Mayors for the Freedom to Marry More than Doubles with 175 Mayors from 32 States

For Immediate Release

Contact: 

Angela Dallara
Communications Associate, Freedom to Marry
angela@freedomtomarry.org
646-430-3925

Mayors for the Freedom to Marry More than Doubles with 175 Mayors from 32 States

Freedom to Marry Releases Video of Mayors Making the Case for Marriage, Announces Partnership with Change.org

NEW YORK - Today Freedom to Marry announced that in under six weeks its Mayors for the Freedom to Marry campaign has more than doubled, from 80 to 175 participating mayors. In addition, Freedom to Marry released a video of 13 mayors talking about why they’ve joined the campaign to talk about why marriage matters, and announced a partnership with Change.org that will assist constituents in urging their own mayor to sign on and speak out. 

“America’s mayors know that loving and committed gay and lesbian couples contribute to the lives of their cities every day, and that stronger families mean stronger businesses, stronger communities, and a stronger country for all,” said Evan Wolfson, founder and President of Freedom to Marry. “Mayors for the Freedom to Marry has had a tremendous response from citizens and mayors from every part of the country, and by partnering with Change.org we will spur additional grassroots organizing and grow the momentum for marriage nationwide. Mayors are happy to hear from their constituents, and Freedom to Marry knows that the more conversations about ending marriage discrimination, the sooner we’ll get the job done.”
 
Since the January 20 launch of Mayors for the Freedom to Marry, constituents from towns and cities across the nation have been reaching out to their mayors through Freedom to Marry’s Change.org petitions, phone calls, letters and emails, social networking sites, and other organizing tools. In South Florida, the Miami-Dade Gay and Lesbian Chamber of Commerce reached out to mayors at their annual first State of Our Community luncheon, garnering an immediate sign-on from the Mayor of Miami Beach.  In Sacramento, marriage supporters delivered hundreds of signatures to Mayor Kevin Johnson on Valentine’s Day. Mayor Michael Coleman of Columbus, OH signed on after hearing from more than 1,000 constituents through a grassroots campaign launched in coordination with Change.org and Equality Ohio. The effort has enlisted mayors from Georgia to Texas, Utah to Alaska, Florida to Maine.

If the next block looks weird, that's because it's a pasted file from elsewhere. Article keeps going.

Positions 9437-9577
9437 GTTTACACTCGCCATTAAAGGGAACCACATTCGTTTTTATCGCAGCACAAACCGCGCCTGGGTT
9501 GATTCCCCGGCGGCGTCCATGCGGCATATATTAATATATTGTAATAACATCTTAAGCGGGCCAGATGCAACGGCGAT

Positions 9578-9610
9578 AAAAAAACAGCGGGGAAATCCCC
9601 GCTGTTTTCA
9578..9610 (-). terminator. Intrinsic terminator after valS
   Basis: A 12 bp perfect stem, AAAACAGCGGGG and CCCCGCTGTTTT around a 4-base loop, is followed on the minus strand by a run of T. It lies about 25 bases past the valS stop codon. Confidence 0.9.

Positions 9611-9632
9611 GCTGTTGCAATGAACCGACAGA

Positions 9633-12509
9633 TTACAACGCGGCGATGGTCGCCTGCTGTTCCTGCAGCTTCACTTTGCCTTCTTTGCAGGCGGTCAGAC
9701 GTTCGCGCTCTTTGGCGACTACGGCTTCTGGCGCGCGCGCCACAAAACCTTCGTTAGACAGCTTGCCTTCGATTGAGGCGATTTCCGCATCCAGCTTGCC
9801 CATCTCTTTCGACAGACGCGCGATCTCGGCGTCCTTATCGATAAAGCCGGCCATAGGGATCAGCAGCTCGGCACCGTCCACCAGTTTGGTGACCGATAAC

Freedom to Marry’s mayors video released today includes chairs Mayor Antonio Villaraigosa of Los Angeles, Mayor Jerry Sanders of San Diego, and Mayor Annise Parker of Houston, in addition to co-chairs including Mayor Marilyn Strickland of Tacoma, WA; Mayor Pedro Segarra of Hartford, CT; Mayor Sam Adams of Portland, OR; Mayor Setti Warren of Newtown, MA; Mayor Jeffrey Slavin of Somerset, MD; Mayor Ed Lee of San Francisco, CA; Mayor Laura Friedman of Glendale, CA; Mayor Stephen Cassidy of San Leandro, CA; Mayor John Callahan of Bethlehem, PA; and Mayor Craig Cates of Key West, FL. The compilation is the first in a series that Freedom to Marry will release of mayors talking about why marriage matters, and why they support ending marriage discrimination.
 
In addition to his role as chair of this effort, Mayor Antonio Villaraigosa was named chair of the Democratic National Convention shortly after Freedom to Marry launched Democrats: Say I Do. The Say I Do campaign urges the Democratic Party to include a plank supporting the freedom to marry for gay and lesbian couples in the national 2012 platform, and has been endorsed by House Democratic Leader Nancy Pelosi, Obama Campaign co-chairs Senator Jeanne Shaheen (D-NH) and former Senator Russ Feingold (D-WI), Executive Director of Young Democrats for America Emily Sussman, the co-chairs of the Congressional Progressive Caucus, and more than 25,000 voters.
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Freedom to Marry is the gay and non-gay partnership working to win marriage equality nationwide. Headed by Evan Wolfson, one of America's leading civil rights advocates and lawyers, Freedom to Marry brings new resources and a renewed context of urgency and opportunity to this social justice movement.

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